I am like Dr. Jekyll and Mr. Hyde when I drink. I get angry and lash out and verbally attack. I have hurt (not physically) SO many people whom I dearly love, and I have permanently damaged many relationships. I have had enough and am ready to quit. (I actually HAVE to quit because my doctor told me that my alcoholism has me on the edge of death.)
I feel near-suicidal guilt for the hurt that I have caused, and I don’t know how to live with it. How do you move forward if there is no way of repairing the damage done?
I Hate Myself
Dear I Hate Myself,
I have never met anyone in recovery who hasn’t caused pain for someone they love or done what feels like irreparable damage to a relationship. I know I did, many times over.
Like you, I had sobriety somewhat rudely thrust upon me. And I was getting sober to save myself — not to appease those I’d hurt. But saving myself turned out to be the first step to saving everything else.
I sought out people who had gone through what I was going through and they listened when I sobbed out my horrible stories and wailed about the impossibility of redemption. All of them replied with some version of the same thing: “Don’t think about that shit. Just get through today.”
It felt like a dodge to not obsess over what a terrible person I’d been. It felt like not taking responsibility. Luckily, I was so beaten down I couldn’t afford to put too much thought into it. I embraced the reprieve. When memories of some thoughtless binge would steal over me from time to time, a literal shiver of shame would rush down my back — and then I’d chant (sometimes out loud) a mantra my therapist gave me: “Yes, I did that, but that’s not me anymore. Yes, I did that, but that’s not me anymore.”
After a few months, sobriety and emotional distance gave me a new form of clarity: I realized that beating myself up was not, in fact, the same as taking responsibility. All those mornings I’d spent trying to put the previous night together by going through the call logs on my phone — which I couldn’t face without a stiff drink beforehand — that agony was actually the real dodge.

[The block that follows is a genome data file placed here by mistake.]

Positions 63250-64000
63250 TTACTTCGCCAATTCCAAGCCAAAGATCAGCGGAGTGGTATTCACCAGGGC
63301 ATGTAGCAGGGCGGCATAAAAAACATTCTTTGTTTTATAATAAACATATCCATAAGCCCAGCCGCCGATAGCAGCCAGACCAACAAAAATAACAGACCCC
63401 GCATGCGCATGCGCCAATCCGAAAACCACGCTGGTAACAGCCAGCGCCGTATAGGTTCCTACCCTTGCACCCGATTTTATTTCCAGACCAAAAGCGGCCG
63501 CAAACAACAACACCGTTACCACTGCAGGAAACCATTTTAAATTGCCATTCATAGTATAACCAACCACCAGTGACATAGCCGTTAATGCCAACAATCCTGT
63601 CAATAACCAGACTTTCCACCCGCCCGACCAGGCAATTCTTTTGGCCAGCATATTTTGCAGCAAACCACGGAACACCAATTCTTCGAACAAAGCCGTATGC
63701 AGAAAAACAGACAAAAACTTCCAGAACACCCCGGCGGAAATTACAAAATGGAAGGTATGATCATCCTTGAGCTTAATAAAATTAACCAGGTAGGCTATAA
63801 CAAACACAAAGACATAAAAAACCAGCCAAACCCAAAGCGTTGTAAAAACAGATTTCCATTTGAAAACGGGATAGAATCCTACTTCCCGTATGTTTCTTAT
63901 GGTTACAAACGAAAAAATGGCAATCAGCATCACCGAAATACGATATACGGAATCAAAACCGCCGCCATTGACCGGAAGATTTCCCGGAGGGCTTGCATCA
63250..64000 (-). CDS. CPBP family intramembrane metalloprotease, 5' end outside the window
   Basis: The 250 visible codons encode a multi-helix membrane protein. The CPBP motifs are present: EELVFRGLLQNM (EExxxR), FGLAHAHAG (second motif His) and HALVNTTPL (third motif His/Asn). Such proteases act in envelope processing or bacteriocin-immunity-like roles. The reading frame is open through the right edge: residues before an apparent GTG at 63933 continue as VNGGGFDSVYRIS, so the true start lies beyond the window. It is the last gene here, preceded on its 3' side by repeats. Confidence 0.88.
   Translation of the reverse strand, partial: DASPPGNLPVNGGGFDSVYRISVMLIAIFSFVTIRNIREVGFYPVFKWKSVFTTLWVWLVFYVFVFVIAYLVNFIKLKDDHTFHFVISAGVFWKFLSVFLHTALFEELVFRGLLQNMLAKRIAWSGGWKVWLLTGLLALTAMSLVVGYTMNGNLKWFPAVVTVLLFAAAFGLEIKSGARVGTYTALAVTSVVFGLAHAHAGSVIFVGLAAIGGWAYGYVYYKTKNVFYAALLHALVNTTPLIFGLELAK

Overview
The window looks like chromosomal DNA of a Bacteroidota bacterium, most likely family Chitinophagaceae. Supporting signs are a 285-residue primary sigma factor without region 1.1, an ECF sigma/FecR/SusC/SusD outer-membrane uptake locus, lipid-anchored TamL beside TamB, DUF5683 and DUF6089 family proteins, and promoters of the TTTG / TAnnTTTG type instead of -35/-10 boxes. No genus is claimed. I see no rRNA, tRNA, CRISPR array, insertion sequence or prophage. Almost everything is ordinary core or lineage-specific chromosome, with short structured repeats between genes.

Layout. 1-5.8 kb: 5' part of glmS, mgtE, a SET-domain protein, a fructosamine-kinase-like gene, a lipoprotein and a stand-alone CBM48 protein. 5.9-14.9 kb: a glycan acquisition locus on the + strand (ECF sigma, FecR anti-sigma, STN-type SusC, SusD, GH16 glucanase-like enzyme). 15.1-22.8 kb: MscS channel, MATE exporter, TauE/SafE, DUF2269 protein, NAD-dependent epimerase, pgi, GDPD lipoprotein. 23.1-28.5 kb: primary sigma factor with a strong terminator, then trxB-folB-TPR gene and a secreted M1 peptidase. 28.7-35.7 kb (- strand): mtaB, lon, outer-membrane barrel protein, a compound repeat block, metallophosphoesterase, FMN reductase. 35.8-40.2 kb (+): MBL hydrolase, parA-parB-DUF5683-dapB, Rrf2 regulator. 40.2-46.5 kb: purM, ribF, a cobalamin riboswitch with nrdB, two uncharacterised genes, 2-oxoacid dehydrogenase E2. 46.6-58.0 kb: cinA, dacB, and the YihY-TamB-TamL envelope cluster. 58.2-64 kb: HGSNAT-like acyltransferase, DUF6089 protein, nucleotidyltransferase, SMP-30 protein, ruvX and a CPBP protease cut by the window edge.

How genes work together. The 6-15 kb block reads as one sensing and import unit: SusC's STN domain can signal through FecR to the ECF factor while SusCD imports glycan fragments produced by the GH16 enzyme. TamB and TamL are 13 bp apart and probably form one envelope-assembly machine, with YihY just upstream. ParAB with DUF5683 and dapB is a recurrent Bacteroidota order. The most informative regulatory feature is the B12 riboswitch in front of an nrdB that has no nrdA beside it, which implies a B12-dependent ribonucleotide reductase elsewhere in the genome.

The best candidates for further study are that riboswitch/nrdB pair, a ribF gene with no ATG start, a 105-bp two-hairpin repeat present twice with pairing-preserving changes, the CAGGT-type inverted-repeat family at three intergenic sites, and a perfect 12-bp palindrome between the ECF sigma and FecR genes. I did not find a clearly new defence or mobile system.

Self-hatred was more comfortable and more familiar than the terrifying prospect of honest appraisal and genuine atonement.
It took a community of other sober people and more than one therapist to help pick my way through my barbed memories: I needed help distinguishing between the amount of shame I felt and the amount of harm I did. Every once in a while, it turned out I had exaggerated my own maliciousness! Amazing.
Then there were times in which my sloppy behavior or the lies I told to cover up that behavior did do serious, lasting damage. I needed to face the person who suffered and ask them what they wanted or needed from me to make things right. An apology? To pay for a thing I’d broken or lost? Follow through on what I didn’t do? Simply admit I had been in the wrong after years of denying it? More than once, if I was connecting over the phone, I had another sober person literally hold my hand through the whole conversation.
Most of the time — seriously, most of the time — the person I wanted to make amends with said something like, “Just stay sober. That’s all I want.” On the other hand, I also had someone tell me that there was nothing I could do to make things better and not to call again. In that case, I have to remember that dwelling in shame won’t do anything but make me feel like having a drink. I have to live with knowing I did what I could.
And then there are the things in my past that are so hurtful that my closest advisers have shepherded me away from even bringing them up with the others involved. Sometimes closure can mean not opening the past back up. Not apologizing is what will allow everyone to move on.
There are also the apologies I have yet to realize (or be informed) that I owe.
I could tell you that the payoff for this work is that we all lived happily ever after. My relationships are all great now! But that would be a lie. Plus, it’s not what I would have wanted to hear when I was in your place, anyway. I wouldn’t have believed it.
The payoff isn’t that everything’s great — it’s doing the work. I still have outstanding emotional debts. I still fuck up relationships in new and exciting ways. But I don’t hate myself anymore, and I will take that trade any day.
You asked, “How do you move forward if there is no way of repairing the damage done?” What I’ve discovered is that I can’t focus on the damage if I’m ever going to move forward. And sometimes, moving forward is the best repair I can do.